With regard to energy production, operators have nearly 10 million sites and tens of thousands of campuses worldwide, which emit several hundred million tons of carbon dioxide. In South Africa, to address frequent power outages, 6.5 kW PV systems were installed at base stations to generate 11,000 kWh of green electricity per site each year, reducing carbon emissions by 6 tons. The site availability rate has increased from 79.5% to 95%, and the traffic has grown by 30%. In China, an 800 kW PV system in a data center campus generates 1 million kWh of electricity each year. In Germany, a 7.8 MW PV system in an enterprise campus generates 8.5 million kWh of green electricity each year, achieving self sufficiency with green energy. Several operators are also developing utility-scale power plants. For example, Orange has announced that it will build an 80 MW PV plant in France, which will generate more than 1 billion kWh of green electricity for the company in the future.

With regard to energy regulation, a power grid may become unstable as it takes on a greater proportion of renewable energy, which increases the gap between peak and off-peak electricity prices. Therefore, peak shaving and frequency regulation signal an opportunity for increased revenues. Energy storage systems can be used at sites to curb the price differences. They will store power when the electricity price is low and discharge power during peak pricing periods, reducing electricity costs. In Hangzhou, China, staggering electricity usage helps a customer reduce electricity costs by nearly 20% and saves about US$800 per year. As energy storage systems at sites can also be part of a VPP and scheduled as an adjustable load, operators are able to make more revenue. In Shenzhen, China, encouraged by the government, 10,000 sites have been reconstructed into VPP sites that not only supply power for 5G but also participate in the peak shaving and frequency regulation of urban power grids. This will add US$1000 in annual revenues for each VPP site.

  • Energy enabler: build a safe, stable, and efficient energy supply system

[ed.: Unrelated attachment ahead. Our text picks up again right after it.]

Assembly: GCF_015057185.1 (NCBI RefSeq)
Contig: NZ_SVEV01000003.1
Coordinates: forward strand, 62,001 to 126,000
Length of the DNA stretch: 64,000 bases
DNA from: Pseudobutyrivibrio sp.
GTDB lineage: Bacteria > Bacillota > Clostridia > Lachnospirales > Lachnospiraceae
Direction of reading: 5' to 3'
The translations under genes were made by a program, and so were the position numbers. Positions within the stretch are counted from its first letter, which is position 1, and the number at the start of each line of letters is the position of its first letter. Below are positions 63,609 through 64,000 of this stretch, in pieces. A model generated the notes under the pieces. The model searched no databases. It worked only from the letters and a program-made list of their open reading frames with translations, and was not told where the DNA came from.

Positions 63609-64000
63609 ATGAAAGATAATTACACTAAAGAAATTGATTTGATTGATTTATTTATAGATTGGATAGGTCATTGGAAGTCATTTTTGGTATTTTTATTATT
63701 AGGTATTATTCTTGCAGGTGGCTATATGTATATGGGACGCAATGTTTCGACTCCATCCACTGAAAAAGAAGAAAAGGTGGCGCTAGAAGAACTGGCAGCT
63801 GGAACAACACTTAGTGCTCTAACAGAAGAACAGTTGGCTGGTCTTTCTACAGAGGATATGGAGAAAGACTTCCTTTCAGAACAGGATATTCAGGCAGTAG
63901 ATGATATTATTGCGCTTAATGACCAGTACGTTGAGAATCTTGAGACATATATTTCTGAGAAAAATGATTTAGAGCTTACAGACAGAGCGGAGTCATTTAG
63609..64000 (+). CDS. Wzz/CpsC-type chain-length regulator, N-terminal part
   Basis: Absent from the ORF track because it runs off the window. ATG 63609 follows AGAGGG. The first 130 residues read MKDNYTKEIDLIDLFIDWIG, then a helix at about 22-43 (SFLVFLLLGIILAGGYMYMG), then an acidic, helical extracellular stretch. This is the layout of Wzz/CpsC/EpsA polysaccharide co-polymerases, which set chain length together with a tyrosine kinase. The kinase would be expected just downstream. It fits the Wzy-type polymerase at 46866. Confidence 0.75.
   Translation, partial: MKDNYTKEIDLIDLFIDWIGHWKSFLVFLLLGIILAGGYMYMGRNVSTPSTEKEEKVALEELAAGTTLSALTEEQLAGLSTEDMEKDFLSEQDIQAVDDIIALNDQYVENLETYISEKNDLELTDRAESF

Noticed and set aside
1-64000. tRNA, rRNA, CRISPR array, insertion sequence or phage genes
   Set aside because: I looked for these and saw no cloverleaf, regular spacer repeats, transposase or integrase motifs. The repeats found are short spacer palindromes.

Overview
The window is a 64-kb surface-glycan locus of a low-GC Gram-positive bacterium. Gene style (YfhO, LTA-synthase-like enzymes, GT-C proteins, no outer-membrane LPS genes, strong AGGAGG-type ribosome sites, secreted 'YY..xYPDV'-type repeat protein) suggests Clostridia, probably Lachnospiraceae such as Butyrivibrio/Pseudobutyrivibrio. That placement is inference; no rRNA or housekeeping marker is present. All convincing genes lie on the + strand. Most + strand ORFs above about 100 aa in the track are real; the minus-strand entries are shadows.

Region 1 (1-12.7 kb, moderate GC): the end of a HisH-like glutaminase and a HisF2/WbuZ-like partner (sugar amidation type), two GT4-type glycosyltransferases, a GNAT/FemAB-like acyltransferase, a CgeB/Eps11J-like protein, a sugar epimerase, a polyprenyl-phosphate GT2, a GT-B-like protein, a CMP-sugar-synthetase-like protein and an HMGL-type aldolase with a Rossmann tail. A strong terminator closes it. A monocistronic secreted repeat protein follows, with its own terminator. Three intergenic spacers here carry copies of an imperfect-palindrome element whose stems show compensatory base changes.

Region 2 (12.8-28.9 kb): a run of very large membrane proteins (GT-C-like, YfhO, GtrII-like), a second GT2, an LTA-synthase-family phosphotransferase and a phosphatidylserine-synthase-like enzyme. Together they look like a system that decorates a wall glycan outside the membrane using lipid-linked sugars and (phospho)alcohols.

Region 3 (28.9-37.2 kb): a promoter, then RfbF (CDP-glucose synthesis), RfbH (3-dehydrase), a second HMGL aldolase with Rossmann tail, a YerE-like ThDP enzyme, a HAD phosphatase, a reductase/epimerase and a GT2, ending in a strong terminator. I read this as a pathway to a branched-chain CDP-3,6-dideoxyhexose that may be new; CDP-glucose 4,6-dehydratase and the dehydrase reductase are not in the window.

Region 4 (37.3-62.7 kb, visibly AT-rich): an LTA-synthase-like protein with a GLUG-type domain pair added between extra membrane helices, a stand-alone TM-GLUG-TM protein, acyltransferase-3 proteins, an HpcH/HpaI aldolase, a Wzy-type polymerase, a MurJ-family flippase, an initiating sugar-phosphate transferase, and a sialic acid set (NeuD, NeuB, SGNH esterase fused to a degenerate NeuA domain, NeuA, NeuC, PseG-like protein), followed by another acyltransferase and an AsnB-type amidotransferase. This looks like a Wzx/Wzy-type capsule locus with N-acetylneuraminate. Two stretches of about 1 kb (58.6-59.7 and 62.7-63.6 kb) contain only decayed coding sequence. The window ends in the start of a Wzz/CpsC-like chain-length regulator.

In the future, operators will become energy enablers through the use of digital technologies, enabling safe, stable, and efficient energy supply systems for both conventional and renewable energy. In Shanxi, China, operators help coal mining groups use technologies such as 5G, cloud, and AI to remotely control mining in deep wells. Robots perform automatic inspection in mining areas and driverless vehicles transport cargo, reducing operational costs through automation.

It is a well-known fact that weather has a significant influence on renewable energy sourced from either solar or wind. Digital technologies can help accurately predict and quickly schedule power to balance supply and demand. In Sichuan, China, a meteorological model is used to help the world's highest-altitude PV power plant increase the power prediction precision by 25% or higher. In addition, communications technologies will facilitate remote O&M and scheduling of renewable energy, significantly reducing O&M workloads.

Huawei has been providing operators with products that combine digital technologies such as 5G, AI, and cloud. They enrich communication around the globe and enable digital transformation across various industries. In the global transition to carbon neutrality, Huawei will also provide operators with products and services that integrate power electronics technologies, such as PV, VPP, and energy management. In addition to driving business growth, Huawei's products and solutions will help operators and society as a whole move closer to carbon neutrality. Looking ahead, Huawei Digital Power will work alongside operators to write a new chapter in green development and help them succeed amid the global transition to carbon neutrality.

While others try to predict the future, we create it. In the journey of green development, let us collaborate to create a greener and more sustainable society for the world, securing a brighter future for generations to come.